Collar Insignia Officer
Collar Insignia Enlisted
A Gold color and metal enamel device 1 inch (2.54 cm) in height overall consisting of a shield blazoned: Or, a pale Sable charged in saltire throughout a key with ward pointing to sinister base and lightning bolt strike to dexter base Or.
Black and gold are the colors of Electronic Warfare. Black represents the mission to blind and confuse enemies, thereby denying access to sensitive data. Black is also the color of the raven, alluding to the first Electronic Warfare personnel who served during World War II and were referred to as “Ravens”. Gold signifies the task of maintaining dominance of the electromagnetic spectrum, an asset of inestimable value. The shield symbolizes the unconditional commitment to protect warfighters, information, and equipment from danger and harm. The lightning bolt and its three sharp bends represent the intent to rapidly, decisively, and precisely strike at the adversary in an electronic attack. The key and its “E, W” shaped ward denote the dual parted mission of unlocking access to knowledge of the adversary and the safekeeping of friendly capabilities and knowledge. The three knobs on the bow of the key denote the warrant officers, enlisted servicemen and women, and the entire Electronic Warfare team that proudly serve in the United States Army.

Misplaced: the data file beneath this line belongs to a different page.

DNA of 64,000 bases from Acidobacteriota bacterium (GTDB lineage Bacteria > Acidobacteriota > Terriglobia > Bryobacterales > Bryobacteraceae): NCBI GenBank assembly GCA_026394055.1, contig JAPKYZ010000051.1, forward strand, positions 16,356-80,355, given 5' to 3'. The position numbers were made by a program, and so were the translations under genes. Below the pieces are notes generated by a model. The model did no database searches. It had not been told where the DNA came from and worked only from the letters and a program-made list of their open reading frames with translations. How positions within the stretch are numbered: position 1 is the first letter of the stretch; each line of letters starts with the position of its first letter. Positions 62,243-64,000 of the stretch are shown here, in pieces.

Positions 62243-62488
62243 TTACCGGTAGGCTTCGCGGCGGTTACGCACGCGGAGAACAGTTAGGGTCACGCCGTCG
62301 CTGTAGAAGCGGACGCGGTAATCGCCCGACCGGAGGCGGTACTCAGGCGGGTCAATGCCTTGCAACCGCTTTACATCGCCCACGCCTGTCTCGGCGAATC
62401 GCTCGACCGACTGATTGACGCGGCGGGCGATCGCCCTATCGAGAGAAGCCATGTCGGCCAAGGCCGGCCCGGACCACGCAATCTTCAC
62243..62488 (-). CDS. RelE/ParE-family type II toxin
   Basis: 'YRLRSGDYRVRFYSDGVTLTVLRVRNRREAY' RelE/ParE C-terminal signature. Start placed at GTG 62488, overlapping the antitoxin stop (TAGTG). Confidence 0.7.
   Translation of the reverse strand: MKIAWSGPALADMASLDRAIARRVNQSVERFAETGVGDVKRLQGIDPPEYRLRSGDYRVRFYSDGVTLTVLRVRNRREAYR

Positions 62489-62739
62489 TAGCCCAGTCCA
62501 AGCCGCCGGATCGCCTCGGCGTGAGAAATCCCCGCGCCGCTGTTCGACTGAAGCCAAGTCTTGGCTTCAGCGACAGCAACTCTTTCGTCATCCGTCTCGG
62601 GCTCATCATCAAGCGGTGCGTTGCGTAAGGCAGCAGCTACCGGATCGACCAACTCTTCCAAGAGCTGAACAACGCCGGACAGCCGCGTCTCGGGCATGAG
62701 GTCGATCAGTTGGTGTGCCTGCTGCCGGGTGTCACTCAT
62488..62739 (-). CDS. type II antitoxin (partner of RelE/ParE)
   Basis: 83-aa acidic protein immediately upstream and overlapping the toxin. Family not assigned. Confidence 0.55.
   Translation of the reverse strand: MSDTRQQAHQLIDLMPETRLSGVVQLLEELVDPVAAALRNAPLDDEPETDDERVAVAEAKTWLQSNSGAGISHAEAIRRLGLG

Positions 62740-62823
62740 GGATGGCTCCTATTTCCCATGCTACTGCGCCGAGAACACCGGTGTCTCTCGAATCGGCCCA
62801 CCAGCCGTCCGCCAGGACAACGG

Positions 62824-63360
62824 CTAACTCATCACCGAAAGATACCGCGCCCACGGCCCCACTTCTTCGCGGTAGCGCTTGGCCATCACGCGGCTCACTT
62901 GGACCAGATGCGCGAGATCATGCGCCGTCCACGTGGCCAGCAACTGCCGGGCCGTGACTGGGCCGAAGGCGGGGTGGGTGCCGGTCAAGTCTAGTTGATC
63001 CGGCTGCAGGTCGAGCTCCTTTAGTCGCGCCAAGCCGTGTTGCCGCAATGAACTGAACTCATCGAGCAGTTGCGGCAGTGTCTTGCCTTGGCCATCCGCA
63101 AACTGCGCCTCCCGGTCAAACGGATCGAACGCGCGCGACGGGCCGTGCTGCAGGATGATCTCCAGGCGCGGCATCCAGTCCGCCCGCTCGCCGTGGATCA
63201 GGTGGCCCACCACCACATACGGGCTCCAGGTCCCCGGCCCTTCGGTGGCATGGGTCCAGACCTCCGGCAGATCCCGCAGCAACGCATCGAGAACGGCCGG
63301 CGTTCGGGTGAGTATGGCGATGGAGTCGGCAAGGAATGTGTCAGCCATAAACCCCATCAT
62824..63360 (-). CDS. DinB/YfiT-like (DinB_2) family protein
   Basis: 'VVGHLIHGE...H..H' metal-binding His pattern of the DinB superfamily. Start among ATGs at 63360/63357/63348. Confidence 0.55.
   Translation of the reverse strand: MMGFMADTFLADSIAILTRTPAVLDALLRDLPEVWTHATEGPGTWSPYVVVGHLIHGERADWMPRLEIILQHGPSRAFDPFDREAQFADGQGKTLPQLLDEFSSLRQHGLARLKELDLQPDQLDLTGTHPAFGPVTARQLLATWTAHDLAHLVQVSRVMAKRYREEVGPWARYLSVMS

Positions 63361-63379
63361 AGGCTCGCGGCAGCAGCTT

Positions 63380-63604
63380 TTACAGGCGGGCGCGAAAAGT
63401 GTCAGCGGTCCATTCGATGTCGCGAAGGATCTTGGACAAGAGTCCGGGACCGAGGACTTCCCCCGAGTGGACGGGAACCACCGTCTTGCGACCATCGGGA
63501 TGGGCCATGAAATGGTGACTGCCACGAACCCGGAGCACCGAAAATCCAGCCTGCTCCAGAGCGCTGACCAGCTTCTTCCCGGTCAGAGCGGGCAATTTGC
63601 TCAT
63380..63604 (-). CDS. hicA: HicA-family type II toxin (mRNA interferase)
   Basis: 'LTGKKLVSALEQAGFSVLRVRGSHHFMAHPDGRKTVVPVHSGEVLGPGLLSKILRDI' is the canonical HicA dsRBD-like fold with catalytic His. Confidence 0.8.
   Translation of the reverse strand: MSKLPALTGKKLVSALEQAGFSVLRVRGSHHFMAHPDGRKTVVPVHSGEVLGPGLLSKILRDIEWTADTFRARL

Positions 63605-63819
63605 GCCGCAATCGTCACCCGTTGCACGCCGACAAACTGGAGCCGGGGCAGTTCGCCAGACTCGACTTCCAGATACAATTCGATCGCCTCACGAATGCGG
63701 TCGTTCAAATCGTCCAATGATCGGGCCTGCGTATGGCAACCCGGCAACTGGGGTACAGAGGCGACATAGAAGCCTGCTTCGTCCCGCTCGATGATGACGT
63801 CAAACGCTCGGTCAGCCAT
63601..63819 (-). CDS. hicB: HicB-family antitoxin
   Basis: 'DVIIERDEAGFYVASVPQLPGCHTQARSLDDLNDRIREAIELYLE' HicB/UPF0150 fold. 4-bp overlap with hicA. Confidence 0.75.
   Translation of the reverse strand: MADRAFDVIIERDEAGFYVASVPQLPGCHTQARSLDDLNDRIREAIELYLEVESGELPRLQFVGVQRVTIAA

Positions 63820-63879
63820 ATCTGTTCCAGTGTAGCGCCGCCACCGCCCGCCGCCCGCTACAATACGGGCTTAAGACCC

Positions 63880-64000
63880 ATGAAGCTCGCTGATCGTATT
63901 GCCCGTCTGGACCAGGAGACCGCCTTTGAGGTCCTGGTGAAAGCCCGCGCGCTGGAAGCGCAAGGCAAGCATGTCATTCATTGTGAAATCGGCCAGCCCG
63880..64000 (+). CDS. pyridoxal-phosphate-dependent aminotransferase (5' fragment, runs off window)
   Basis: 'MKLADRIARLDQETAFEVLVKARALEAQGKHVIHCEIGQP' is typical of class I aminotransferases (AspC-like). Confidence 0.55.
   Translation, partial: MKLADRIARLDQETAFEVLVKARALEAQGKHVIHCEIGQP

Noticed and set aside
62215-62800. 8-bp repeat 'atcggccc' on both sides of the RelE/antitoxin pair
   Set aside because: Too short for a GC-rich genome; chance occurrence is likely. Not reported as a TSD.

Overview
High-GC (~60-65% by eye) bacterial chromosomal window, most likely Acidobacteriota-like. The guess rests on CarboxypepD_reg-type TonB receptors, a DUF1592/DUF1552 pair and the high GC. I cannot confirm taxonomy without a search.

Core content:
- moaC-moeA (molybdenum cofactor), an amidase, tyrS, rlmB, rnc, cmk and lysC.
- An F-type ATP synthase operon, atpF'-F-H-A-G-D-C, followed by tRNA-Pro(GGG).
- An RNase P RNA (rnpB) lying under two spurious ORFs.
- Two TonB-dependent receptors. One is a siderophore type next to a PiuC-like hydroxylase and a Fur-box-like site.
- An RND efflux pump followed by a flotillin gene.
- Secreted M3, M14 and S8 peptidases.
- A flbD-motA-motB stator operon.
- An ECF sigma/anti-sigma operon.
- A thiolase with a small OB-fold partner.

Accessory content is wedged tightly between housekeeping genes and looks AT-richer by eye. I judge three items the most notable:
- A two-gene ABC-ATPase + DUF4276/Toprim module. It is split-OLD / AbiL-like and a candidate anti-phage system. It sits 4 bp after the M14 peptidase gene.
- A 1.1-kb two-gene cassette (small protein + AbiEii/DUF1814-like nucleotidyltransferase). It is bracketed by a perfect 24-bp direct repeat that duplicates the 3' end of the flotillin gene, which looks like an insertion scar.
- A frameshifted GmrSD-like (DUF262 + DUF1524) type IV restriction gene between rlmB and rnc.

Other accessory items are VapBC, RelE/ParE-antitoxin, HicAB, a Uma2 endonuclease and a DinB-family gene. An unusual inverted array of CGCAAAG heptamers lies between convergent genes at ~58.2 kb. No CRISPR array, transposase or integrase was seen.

Golden yellow (65001) and black (65018).
The G-1 approved the development of a collar insignia and uniform colors for Electronic Warfare on 1 February 2011. The design was approved by the Commanding General, Combined Arms Center in August. The insignia was authorized on 26 October 2011. The collar insignia is worn by warrant officers (MOS 290A) and noncommissioned officers (CMF 29).